Up to approximately 2010, there were only a few therapeutic options for patients with (non-)small-cell lung cancer (SCLC and NSCLC), i.e. surgery, radiotherapy, and chemotherapy. “Since then, two therapeutic revolutions based on our understanding of the tumour biology occurred”, added Dr Mascaux. “The first one is the development of targeted therapies against different oncogenic drivers.” This coincided with a paradigm shift: from a 'one size fits all' strategy to a personalised strategy, in which the targeted drug was chosen based on the characteristics of the tumour cells, such as genetic alterations.
The development of targeted treatment for (N)SCLC started with the inhibition of the epidermal growth factor receptor (EGFR) . Activation of EGFR induces the activation of various metabolic pathways, leading to survival of the tumour cells, increased proliferation, and less apoptosis (programmed cell death). In 2004, several EGFR mutations were discovered. These mutations could confer a higher sensitivity for treatment with EGFR-directed tyrosine kinase inhibitors (EGFR-TKIs). Furthermore, it was discovered that these mutations are associated with several clinical characteristics. They were more frequently detected in females, patients with adenocarcinoma, Asian people, and non-smokers. However, still only 60% of patients with these characteristics will have an EGFR mutation, and patients with other characteristics can also have an EGFR mutation-positive tumour. During the development of an increasingly personalised treatment of lung cancer patients, IPASS was the first trial showing that the best treatment for patients could be chosen by using a biomarker. In the IPASS trial, it was found that the progression-free survival (PFS) in EGFR mutation-positive and -negative patients was significantly different (P<0.0001) . Based on these findings, Dr Mascaux advised to give an EGFR-TKI instead of chemotherapy in the first-line setting in case of an EGFR mutation-positive NSCLC. “In contrast, if this mutation is not present, you should better give chemotherapy and not an EGFR-TKI.” These data have meanwhile been confirmed in clinical trials studying other EGFR-TKIs.
There are different types of EGFR mutations. Some are associated with sensitivity for certain drugs, such as a deletion in exon 19 and 21, while other mutations are associated with resistance. The most frequently detected resistance-associated mutation is T790M, located in exon 20, which leads to secondary resistance after first- or second-line treatment with an EGFR-TKI. In clinical studies, third generation EGFR-TKIs were found to inhibit T790M-mutated tumours with a very high sensitivity. The first trial showing this effect, was AURA3. After a median follow-up period of 8.3 months, PFS was significantly longer in the osimertinib group than in the platinum–pemetrexed group (median 10.1 months vs 4.4 months; HR after adjustment for Asian or non-Asian race, 0.30; P<0.001) (Figure 1) . “The combination of different lines of EGFR-TKI therapy has a more than additive effect”, mentioned Dr Mascaux. “The PFS would not increase to 10 plus 10 months, but the patient can reach a PFS of 50 months.”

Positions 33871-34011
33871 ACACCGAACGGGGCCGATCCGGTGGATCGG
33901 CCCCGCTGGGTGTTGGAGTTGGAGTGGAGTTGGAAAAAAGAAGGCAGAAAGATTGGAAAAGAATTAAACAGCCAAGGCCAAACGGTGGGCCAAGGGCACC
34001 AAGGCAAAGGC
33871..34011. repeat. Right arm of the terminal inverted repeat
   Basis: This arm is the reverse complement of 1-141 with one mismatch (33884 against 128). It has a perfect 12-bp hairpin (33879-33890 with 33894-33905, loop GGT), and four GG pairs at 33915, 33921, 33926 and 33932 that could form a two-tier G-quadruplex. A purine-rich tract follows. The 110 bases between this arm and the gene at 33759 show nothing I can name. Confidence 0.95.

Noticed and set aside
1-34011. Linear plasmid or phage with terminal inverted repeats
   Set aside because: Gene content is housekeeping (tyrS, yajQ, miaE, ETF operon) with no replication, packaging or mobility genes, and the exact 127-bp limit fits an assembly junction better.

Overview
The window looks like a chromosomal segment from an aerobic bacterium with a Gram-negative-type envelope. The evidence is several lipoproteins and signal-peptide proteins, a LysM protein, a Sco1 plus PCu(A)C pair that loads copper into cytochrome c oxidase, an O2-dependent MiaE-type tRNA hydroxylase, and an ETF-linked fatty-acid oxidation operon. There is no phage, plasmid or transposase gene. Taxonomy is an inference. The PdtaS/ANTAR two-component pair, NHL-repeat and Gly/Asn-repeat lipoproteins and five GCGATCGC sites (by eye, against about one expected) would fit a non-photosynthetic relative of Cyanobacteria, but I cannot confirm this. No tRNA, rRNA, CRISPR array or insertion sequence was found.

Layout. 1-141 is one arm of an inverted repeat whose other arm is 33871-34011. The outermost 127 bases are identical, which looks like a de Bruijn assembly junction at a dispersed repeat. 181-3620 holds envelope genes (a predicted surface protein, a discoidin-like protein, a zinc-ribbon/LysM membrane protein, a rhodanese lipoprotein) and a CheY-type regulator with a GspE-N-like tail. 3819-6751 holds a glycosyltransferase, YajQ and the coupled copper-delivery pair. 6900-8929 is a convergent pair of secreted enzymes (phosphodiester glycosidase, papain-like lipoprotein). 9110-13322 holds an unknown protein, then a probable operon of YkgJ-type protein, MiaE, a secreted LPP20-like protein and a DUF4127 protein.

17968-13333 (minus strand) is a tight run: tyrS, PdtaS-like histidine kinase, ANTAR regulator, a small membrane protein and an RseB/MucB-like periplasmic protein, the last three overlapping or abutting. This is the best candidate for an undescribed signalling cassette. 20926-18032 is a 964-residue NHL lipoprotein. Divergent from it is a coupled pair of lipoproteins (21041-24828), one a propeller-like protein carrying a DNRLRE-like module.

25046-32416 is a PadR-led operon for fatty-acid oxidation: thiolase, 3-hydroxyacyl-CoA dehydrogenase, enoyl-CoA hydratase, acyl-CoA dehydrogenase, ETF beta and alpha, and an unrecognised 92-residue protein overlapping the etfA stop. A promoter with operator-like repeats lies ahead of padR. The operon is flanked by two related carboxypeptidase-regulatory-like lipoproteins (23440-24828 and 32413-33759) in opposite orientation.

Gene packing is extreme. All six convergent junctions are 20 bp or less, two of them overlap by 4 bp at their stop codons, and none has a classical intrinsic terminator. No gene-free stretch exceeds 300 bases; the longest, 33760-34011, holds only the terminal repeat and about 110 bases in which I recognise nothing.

Figure 1: PFS in the intention-to-treat population of the AURA3 study (primary endpoint) 
Subsequently, osimertinib has been tested in the first-line setting. In the FLAURA study, osimertinib was compared with a standard of care EGFR-TKI, either gefitinib or erlotinib, as first-line treatment in patients EGFR-mutated advanced NSCLC. The median PFS was 18.9 months for osimertinib vs 10.2 months for standard of care (HR 0.46; P<0.0001) . The PFS has progressively increased using first-, second- and third-generation EGFR-TKIs (Figure 2). Fourth-generation TKIs are still under development, and while they may already be efficacious they are not yet used in the clinical setting.”
Figure 2: PFS using first-, second-, and third-generation EGFR-TKIs
Loss of T790M does not indicate re-sensitisation to a first-generation EGFR-TKI, but often indicates overgrowth of a competing resistance mutation. Dr Mascaux advised to look out for a range of rare genetic resistance mechanisms, such as KRAS mutations, RET fusions, and FGFR fusions.
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